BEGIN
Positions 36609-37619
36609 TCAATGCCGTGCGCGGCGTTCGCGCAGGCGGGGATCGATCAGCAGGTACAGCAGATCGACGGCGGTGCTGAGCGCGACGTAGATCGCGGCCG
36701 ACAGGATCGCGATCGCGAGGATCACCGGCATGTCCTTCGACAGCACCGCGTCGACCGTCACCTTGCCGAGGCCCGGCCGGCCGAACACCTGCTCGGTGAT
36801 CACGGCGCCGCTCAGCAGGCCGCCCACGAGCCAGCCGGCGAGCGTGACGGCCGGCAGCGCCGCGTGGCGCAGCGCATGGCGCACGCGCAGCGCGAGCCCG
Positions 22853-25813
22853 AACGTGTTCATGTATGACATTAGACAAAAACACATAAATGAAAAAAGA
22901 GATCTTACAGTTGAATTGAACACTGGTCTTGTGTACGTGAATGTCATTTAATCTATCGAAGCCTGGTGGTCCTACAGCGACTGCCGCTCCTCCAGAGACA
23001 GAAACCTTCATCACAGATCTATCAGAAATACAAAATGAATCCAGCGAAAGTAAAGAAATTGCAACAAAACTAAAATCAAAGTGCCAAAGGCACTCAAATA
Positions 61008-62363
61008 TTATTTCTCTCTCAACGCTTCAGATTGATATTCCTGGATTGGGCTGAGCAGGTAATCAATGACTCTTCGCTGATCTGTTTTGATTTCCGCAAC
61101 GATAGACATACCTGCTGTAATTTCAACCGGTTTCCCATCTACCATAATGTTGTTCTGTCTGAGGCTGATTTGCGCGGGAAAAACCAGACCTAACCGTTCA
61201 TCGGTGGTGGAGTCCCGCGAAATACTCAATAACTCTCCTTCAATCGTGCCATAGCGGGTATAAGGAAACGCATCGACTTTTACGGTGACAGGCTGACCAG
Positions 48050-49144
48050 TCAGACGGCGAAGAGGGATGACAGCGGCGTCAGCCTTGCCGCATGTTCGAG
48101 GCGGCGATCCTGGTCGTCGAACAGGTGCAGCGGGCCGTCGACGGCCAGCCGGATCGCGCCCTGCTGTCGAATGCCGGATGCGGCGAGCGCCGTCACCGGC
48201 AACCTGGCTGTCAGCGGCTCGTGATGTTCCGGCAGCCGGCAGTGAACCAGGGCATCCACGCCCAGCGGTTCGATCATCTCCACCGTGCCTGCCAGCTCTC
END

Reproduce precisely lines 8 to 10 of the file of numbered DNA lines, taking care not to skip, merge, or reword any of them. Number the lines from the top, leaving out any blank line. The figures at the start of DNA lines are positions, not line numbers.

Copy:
23001 GAAACCTTCATCACAGATCTATCAGAAATACAAAATGAATCCAGCGAAAGTAAAGAAATTGCAACAAAACTAAAATCAAAGTGCCAAAGGCACTCAAATA
Positions 61008-62363
61008 TTATTTCTCTCTCAACGCTTCAGATTGATATTCCTGGATTGGGCTGAGCAGGTAATCAATGACTCTTCGCTGATCTGTTTTGATTTCCGCAAC